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Tuesday night, I had the pleasure of returning to my room to face vandalism for the second time that day. In the morning, my roommate had written “Vote” on our whiteboard outside our door. No partisan message, just a little friendly reminder. We like to leave positive messages for each other and passersby. When I stopped by earlier after lunch, someone — either because of politics or some misguided notion of humor — added “Trump” to our sign.

I erased it and replaced it with some feminist Clinton slogans. I was originally happy to have a nonpartisan reminder that morning but, if someone wanted to make it political, I figured it should at least reflect the preferences of my roommate and me. I added “#We’re with her” and “Let’s make herstory” and went on to my afternoon classes in my Hillary-style pantsuit, a little peeved but not too discouraged.

I decided to turn in before the 2:30 a.m. announcement. It was clearly going to be a long night, and with nothing more I could do after months of volunteering on the campaign, I figured it would be healthiest to turn in and face the news in the morning. But when I returned that night to go to bed, I discovered that someone had erased the pro-Clinton phrases on the board — our board, not communal hall whiteboard but something we clearly put up for our own room.

I lost it. The anxiety growing under my skin bubbled to the surface. Next to the whiteboard, I taped an angry note with words that aren’t fit to print. Then I crawled into bed and cried for reasons I still quite put into words, falling asleep before the election was called.

In the morning, I woke up to a New York Times news alert and social media feeds filled with disappointment. The United States had democratically elected a man who, among so many other despicable qualities and policies, is accused of and boasts about committing sexual assault. As a woman passionate about gender equality, women’s leadership, and ending sexual violence; as someone dedicated to the Clinton campaign and ready to make history; and, quite frankly, as a human being, I didn’t know how to process this. I still don’t. I felt for my friends and anyone who feels that this result puts their safety and their loved ones’ safety at risk, acknowledging that I am not the person this outcome will affect the most.

I didn’t leave my room Wednesday morning. I sat and sobbed and I still have the tissues all over my floor to prove it. When I absolutely had to get up for class, I put on my “Dare to say the F-word: Feminism” t-shirt and my “A woman belongs in the House and the Senate” sweatshirt to make myself feel stronger. Still crying, I left my room.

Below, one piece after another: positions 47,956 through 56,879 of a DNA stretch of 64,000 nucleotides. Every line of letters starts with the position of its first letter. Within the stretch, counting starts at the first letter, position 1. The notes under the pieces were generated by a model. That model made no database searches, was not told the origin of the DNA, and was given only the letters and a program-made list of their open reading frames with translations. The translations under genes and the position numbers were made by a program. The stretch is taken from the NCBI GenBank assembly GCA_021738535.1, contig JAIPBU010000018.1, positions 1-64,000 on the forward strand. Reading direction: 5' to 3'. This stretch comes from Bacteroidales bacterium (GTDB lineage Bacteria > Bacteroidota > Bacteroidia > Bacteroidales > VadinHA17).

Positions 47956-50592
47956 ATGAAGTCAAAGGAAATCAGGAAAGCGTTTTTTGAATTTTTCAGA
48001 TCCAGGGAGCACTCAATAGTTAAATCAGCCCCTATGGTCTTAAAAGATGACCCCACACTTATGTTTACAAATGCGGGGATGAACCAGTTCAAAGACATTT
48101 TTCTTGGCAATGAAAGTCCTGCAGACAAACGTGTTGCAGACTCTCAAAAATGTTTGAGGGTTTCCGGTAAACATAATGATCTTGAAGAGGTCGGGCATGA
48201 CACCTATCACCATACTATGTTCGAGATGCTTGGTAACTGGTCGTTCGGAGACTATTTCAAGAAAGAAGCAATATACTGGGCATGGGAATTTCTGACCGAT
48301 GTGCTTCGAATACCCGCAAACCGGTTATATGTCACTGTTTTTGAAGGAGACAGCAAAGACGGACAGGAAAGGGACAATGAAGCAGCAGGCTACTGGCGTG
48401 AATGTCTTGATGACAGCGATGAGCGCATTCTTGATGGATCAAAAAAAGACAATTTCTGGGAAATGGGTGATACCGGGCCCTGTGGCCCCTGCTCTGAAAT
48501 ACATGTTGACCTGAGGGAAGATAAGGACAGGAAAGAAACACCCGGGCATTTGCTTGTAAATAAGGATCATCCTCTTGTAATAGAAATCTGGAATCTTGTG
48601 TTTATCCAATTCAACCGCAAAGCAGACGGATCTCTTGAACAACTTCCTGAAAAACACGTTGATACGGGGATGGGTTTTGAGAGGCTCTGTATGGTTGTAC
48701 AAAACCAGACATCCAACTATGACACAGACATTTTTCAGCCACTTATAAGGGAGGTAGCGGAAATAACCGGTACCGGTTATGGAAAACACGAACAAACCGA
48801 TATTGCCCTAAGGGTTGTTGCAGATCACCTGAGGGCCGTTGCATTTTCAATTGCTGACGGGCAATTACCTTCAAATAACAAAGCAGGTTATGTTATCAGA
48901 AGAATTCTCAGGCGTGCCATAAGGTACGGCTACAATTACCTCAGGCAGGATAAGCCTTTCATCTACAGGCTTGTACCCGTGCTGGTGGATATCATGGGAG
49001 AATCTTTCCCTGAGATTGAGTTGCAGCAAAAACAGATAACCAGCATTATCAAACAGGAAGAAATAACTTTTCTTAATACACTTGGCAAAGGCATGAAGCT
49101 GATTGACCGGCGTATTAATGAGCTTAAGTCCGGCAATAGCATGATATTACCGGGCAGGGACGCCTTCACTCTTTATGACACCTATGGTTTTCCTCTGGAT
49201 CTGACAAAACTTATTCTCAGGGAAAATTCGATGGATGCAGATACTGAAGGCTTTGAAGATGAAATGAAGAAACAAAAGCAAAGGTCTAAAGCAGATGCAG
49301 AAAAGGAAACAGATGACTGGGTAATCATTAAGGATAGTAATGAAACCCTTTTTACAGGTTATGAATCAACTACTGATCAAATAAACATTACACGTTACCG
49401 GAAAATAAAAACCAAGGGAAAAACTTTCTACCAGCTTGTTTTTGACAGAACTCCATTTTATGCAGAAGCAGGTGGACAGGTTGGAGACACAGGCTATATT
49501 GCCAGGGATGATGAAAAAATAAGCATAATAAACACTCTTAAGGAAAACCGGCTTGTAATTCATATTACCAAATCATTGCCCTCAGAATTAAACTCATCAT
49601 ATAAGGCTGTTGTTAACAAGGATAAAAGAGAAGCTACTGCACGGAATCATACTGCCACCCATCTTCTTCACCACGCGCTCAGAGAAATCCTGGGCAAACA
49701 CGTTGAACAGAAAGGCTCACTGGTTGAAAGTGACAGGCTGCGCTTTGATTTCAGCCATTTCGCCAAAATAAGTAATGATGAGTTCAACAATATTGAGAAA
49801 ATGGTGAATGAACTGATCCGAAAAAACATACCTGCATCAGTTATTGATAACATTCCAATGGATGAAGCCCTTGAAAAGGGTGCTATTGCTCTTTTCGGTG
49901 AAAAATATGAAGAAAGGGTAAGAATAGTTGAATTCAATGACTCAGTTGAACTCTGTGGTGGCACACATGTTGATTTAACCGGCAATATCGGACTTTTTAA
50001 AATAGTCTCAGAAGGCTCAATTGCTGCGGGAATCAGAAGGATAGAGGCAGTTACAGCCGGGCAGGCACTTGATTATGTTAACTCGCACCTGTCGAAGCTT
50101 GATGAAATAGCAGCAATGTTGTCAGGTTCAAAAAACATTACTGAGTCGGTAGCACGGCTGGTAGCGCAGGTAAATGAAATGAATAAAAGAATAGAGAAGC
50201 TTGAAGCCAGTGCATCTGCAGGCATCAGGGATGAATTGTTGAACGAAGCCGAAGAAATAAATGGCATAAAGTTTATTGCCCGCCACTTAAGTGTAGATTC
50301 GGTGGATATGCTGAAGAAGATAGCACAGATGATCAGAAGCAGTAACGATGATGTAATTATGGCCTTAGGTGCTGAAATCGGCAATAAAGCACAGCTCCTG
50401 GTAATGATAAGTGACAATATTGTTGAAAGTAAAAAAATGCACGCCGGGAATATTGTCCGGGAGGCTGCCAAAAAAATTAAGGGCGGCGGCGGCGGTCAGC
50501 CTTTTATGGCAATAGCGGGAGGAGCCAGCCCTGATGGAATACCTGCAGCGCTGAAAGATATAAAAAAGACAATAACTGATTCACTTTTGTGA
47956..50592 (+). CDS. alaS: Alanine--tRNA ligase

After hearing the election results, I had expected that the vandal would have torn down my angry note or left some snide comment. To my surprise, it was still there, and people had left supportive notes beside it. I have no idea whether the vandal is a Trump supporter or a misguided prankster unable to fathom the negative impact that a Trump presidency will have on so many people. But I know that the love and kindness others anonymously left gave me the support I needed Wednesday morning.

So thank you to the people who left those supportive messages. Thank you to my roommate for the comforting words and constant checkins. Thank you to the friends and family who have texted me to see if I am doing okay. Thank you to the unknown student who said she liked my sweatshirt as I tearfully walked to class. Thank you to the students in class who came up to me as I tried to hold back tears and said they were there for me and happy to listen. Thank you to the student who hugged me and sat next to me so I would not be alone. Thank you to the students who were also sniffling through class and who shared pained and knowing looks. Thank you to my professors who understood how much this election meant to me and reached out. Thank you for your love and support as we process these election results and move forward. I needed the reminder that love trumps hate, the current message on the whiteboard. We truly are stronger together.

Marni Morse is a politics major from Washington, DC. She can be reached at mlmorse@princeton.edu.

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